What is your meaning in life today

Baroque lust and frustration of life today

Music theater about Wilhelmine von Prussia's life

By Jörn Florian Fuchs

Georgia Stahl in the Erlanger Markgrafentheater (Mario Heinritz)

In the music theater at the Markgrafentheater Erlangen about Wilhelmine von Prussia's life, historically documented scenes and fictional scenes are interlinked. With her consistently over-the-top but never trivial picture theater, the young director Lilli-Hannah Hoepner succeeds in entertaining and moving people for two hours.

The noble girl from Prussia did not have it easy. The uncontrolled father with a tendency to overdrill (soldier king Friedrich I) ensures a childhood without idiocy. As a young woman, the princess is married straight to Friedrich von Brandenburg-Bayreuth, now Wilhelmine is sitting in the Franconian provinces and is looking for tasks and meaning in life. She quickly found the latter in art, she composes, writes and turns Bayreuth into a court of muses.

She exchanges letters with Voltaire, a philosophical salon is set up, opulent buildings and magnificent parks are created on her behalf and under her watchful supervision. Whether Richard Wagner would have set up his Festspielhaus in a city without Wilhelmine's artistic and artistic legacy, one can certainly doubt.

But what does the margravine tell us today? At least she has immortalized a lot about herself and her time in an autobiography, sometimes with harsh, relentless formulations.
At the Markgrafentheater Erlangen, Michael Emanuel Bauer (composition and musical direction) and Constantin von Castenstein (text) have turned Wilhelmine's life, work and impact into a multi-dimensional musical theater. "The Wilhelmine Code" initially leads into a dreary precariat of today. A flighty mother, a brutal father and the siblings Billie and Rico live together in a very small space. Billie takes refuge in other worlds, on the MP3 player she follows a harmony course.

Change of scenery: brightly colored figures flit around in a blown up, almost skeletonized theater, one recognizes the margravine with a - skeletonized - hoop skirt, her husband seems to consist only of powder puff. Voltaire (with dyed purple hair), Empress Maria Theresia (on a walker with a red carpet), a minister and the doctor who is constantly handling pills soon arrive. Superville on. The doctor is urgently needed, because the margravine is increasingly suffering from depression and one or two delusions.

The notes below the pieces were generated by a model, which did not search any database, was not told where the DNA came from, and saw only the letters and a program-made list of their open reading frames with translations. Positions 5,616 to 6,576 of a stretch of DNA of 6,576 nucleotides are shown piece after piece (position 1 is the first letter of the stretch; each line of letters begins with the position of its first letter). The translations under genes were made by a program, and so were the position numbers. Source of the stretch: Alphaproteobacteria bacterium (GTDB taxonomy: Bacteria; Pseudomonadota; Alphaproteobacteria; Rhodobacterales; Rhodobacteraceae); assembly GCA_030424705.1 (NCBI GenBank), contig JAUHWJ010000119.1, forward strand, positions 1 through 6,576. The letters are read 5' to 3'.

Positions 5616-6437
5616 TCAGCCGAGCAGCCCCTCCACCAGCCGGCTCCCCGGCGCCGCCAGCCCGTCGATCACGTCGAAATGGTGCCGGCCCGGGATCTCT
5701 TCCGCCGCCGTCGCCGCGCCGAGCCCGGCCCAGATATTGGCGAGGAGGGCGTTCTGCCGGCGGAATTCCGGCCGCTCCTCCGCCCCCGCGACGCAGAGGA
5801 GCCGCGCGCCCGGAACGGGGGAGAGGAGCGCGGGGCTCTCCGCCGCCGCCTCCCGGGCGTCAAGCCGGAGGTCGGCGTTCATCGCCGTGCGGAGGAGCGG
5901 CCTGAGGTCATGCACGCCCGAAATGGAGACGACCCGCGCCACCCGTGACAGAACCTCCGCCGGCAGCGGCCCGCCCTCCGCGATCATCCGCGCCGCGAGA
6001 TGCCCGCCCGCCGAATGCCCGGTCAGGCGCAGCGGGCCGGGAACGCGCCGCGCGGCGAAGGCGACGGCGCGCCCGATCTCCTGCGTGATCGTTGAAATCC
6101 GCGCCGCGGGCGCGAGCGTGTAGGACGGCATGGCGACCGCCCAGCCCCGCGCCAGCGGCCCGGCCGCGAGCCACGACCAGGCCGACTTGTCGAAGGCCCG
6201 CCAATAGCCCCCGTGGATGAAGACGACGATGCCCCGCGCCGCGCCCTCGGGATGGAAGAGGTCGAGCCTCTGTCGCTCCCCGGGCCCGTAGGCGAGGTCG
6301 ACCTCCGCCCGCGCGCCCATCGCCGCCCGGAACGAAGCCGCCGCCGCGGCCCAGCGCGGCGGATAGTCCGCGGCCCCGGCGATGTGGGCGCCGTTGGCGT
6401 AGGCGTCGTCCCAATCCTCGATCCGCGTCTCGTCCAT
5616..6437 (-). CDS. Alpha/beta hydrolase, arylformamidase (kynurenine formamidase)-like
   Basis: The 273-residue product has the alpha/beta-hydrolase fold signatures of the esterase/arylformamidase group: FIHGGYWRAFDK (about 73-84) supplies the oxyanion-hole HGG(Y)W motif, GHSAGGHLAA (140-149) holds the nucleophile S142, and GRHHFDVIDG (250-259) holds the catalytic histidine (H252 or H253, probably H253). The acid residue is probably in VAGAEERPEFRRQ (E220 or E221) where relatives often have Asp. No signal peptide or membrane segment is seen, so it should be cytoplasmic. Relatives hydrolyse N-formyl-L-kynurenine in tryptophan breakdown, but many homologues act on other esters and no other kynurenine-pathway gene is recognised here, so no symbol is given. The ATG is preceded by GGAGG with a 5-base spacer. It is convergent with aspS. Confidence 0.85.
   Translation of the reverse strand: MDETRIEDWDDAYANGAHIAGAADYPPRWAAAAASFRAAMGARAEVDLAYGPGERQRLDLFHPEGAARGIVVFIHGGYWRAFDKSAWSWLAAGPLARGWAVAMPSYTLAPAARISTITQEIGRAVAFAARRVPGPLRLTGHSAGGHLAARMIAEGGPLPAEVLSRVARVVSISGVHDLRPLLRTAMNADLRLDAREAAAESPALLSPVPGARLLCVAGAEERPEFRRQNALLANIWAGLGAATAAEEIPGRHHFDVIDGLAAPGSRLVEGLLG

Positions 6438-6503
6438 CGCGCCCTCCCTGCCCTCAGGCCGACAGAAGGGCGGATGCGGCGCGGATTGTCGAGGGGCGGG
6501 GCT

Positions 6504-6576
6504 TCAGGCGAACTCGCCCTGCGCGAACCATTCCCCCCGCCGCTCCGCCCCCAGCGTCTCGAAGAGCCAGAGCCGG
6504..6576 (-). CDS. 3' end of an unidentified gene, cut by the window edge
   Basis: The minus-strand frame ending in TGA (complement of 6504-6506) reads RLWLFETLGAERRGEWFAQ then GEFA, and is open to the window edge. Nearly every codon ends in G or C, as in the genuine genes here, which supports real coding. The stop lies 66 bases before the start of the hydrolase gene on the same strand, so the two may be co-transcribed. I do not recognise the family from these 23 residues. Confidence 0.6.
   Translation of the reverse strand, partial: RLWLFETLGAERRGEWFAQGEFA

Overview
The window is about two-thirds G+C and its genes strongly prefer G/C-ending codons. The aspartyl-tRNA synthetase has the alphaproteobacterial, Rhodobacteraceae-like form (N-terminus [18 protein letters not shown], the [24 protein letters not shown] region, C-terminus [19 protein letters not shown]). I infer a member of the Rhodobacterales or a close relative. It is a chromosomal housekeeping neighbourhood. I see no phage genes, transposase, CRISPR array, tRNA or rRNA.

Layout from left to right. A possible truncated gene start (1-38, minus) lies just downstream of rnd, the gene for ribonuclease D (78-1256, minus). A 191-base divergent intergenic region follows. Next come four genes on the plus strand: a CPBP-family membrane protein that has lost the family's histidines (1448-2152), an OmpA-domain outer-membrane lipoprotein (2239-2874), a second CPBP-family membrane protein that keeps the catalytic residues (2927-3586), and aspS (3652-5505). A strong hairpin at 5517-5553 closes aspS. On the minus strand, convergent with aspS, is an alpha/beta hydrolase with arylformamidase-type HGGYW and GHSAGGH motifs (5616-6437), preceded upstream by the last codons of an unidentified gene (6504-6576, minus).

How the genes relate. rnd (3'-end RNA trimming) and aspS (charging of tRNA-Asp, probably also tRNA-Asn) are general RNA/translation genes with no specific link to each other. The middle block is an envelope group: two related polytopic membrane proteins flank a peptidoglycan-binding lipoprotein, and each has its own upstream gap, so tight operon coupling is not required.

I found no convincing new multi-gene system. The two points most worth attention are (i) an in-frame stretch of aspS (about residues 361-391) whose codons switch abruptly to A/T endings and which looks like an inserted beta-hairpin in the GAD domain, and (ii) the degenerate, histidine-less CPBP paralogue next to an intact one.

Historically documented scenes and fictional scenes are skilfully interlinked, financial problems are discussed, guests are received, plans are forged.
With her consistently over-the-top but never trivial picture theater, the young director Lilli-Hannah Hoepner succeeds in entertaining and moving people for two hours. She also manages to over-play some of the platitudes and nonsense of the text (Voltaire: "When I think out loud, angels have orgasms") with virtuosity. One piece in a piece is brilliant, namely when six actors pantomime Wilhelmine's opera "Argenore" in an ultra short version - only one singer sings all the roles in the most varied of pitches and diction.

Musically, the "Wilhelmine Code" is a skilfully made mix of styles. In addition to baroque echoes, there are staccato-like repetitions of individual phrases that are reminiscent of a loop grammar à la Bernhard Lang. In addition to the piano, accordion, drums, saxophone and clarinet, a Casio digital horn is used, which sounds spherical like a glass harmonica.

Three consistently excellent actors (Georgia Stahl, Mario Gremlich, Nicholas Reinke) as well as the multi-talented singer Cornelia Melián interact time and again with the musicians, the result is just as entertaining as it is interdisciplinary in the best sense of the word.